Certified is a series on Bandcamp where we spotlight artists whose work we think is worthy of additional attention.
“If we’re having negative encounters, we protect ourselves,” Chicago singer Johari Noelle says. She’s explaining her song “Too Much,” a treatise on the ways we guard ourselves during contentious situations. “We don’t really confront the problem at hand, and sometimes we’re so paralyzed by it that we don’t say anything, so we’re confined. The song encourages the idea of healthy confrontation,” she explains. “Too Much” is the first single from Noelle’s five-song debut EP Things You Can’t Say Out Loud, a collection of restorative songs about remaining true to yourself.
Noelle grew up in Chicago’s South Shore neighborhood, and in the south suburbs. Though her family consists of “music enthusiasts”—they “cleaned to music, ate to music, slept to music”—she was the first one with real singing chops, something she discovered during her adolescence, and which led her to pursue musical theater and choir. “Music was just something I got really close to,” the 23-year-old says.
Her music career began with a YouTube channel, where she recorded covers of songs like Adele’s “Million Years Ago,” Amy Winehouse’s “Valerie,” and Erykah Badu’s “Love With You” in her dorm room, and broadcast them to a growing following. Around the age of 20, she was featured on BET’s show Chasing Destiny, a docu-series chronicling Kelly Rowland’s national talent search to form an all-girl group.
Although the audition process for Chasing Destiny was “cutthroat,” it was also an “eye-opening experience” for the young singer. “I was like, ‘This is exactly what I want to do. I don’t want to do anything else,’” she says. “I was just like, ‘She’s gonna pick me, I’m gonna be in the group, I’m gonna be a star.’”
While Noelle didn’t make it to the final round—she made it to the top 11—she never lost sight of her goal. “They had girls who were super experienced: some of them were touring, some had been signed before to major labels,” Noelle explains. “So it was really easy to get in your own head as an artist. Like, ‘OK, I’m good but they’re amazing.’ It’s very easy to say, ‘Why me, why me, why me?’ It’s important to not think that way. It’s important to know you were picked because you have something different or something special.”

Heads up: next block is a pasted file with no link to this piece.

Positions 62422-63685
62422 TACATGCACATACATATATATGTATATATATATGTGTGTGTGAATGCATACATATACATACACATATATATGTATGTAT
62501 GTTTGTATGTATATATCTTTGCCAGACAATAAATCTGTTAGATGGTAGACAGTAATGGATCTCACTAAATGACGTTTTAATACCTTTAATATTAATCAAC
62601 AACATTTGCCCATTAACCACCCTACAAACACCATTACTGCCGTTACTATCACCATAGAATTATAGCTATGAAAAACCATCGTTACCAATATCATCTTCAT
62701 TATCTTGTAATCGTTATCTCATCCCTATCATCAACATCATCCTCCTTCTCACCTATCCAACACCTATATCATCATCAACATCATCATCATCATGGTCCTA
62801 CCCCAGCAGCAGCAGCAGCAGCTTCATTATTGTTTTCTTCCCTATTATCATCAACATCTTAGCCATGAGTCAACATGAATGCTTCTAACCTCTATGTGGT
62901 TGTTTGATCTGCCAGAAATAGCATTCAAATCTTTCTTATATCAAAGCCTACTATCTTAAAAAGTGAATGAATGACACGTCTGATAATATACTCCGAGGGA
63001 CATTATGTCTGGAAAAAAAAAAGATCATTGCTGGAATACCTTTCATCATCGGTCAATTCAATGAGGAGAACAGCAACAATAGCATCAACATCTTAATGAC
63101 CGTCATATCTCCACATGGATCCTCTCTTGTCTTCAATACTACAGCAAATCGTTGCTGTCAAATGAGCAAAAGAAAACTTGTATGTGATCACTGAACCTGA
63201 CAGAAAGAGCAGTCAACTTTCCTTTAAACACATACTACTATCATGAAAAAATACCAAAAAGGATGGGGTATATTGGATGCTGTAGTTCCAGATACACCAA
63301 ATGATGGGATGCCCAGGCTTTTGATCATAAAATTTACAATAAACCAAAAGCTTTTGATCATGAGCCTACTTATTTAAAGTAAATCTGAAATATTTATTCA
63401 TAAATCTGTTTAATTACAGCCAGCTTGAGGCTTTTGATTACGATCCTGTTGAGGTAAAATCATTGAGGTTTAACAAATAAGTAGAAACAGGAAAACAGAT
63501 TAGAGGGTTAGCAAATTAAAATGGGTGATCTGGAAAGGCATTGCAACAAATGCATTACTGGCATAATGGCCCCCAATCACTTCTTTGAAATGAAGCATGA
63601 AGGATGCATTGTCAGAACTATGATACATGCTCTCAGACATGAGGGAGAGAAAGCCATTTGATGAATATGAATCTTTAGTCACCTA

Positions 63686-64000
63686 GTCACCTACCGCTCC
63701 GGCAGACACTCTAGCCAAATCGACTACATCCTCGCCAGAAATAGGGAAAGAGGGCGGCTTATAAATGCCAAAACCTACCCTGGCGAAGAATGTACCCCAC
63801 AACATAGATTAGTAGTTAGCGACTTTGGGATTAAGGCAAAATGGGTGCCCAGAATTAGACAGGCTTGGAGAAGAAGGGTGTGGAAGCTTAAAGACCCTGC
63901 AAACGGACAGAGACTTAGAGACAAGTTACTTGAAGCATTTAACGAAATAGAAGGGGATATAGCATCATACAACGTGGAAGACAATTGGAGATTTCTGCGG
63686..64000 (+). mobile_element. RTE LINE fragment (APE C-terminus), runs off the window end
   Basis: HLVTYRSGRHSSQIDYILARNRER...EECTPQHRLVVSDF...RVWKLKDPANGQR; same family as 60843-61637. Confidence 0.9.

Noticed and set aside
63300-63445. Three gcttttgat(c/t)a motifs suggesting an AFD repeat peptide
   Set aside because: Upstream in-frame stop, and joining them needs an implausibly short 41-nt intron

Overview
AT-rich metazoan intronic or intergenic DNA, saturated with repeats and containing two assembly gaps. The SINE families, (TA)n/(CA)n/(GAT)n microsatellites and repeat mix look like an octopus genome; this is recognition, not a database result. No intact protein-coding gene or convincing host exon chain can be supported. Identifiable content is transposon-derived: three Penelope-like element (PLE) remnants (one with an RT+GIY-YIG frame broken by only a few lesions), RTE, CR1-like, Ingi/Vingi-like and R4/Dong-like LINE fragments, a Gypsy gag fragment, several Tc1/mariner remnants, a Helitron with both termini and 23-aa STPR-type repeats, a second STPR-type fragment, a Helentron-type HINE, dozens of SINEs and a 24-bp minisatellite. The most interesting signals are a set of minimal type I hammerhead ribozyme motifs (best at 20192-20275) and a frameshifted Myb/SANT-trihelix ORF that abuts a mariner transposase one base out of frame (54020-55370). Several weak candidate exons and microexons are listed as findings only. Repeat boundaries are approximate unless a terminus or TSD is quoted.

After quitting her full-time job last June, Noelle was able to pursue her artistic interests head-on. She landed acting roles in the television shows Empire and Proven Innocent, and she started playing shows, where she sang covers and experimented with new music.
She brings all of that experience to Things You Can’t Say Out Loud, a project she perfected while working full-time. The album is as beholden to the music of her upbringing—Stevie Wonder, Crystal Waters—as it is to her own exploration of music—Adele, Winehouse—and her experiences during her adult life.
The first cut, “CrazyLonely,” is grounded in pop, soul, and R&B, with Noelle singing in an unhurried cadence over a stuttering beat. About halfway in, the chorus’s lyric shifts from “crazy” to “lonely,” and her voice is pitched down to the point of becoming unintelligible, radiating a resoundingly deep ache. “Regrets” is a reflection on learning lessons the hard way, its production bearing traces of the house music anthems that were elemental in her upbringing. The album ends with Noelle feeling emboldened; “Show Me” reminds the person to whom she’s singing—and, at the same time, the listener—that only by remaining open can a person be free.
“The story behind Things You Can’t Say Out Loud is embracing those things that are not always easily digestible, or situations that you normally wouldn’t speak about—whether that’s in a work environment, or a personal environment, or in a relationship,” Noelle says. “You can’t heal unless you’re self-aware, and unless you’re really pushing yourself out of what you’ve been doing.”
“When I decided to become an artist full-time, I was like, ‘I need to just follow my dreams.’ I spent all of last year really pushing myself into that zone to focus and see where it could go. And as I started to see where I was going, I was like, ‘This feels good. If I’m broke, I’m broke. If I’m rich, I’m rich—whatever. This is what makes me happy at the end of the day.’”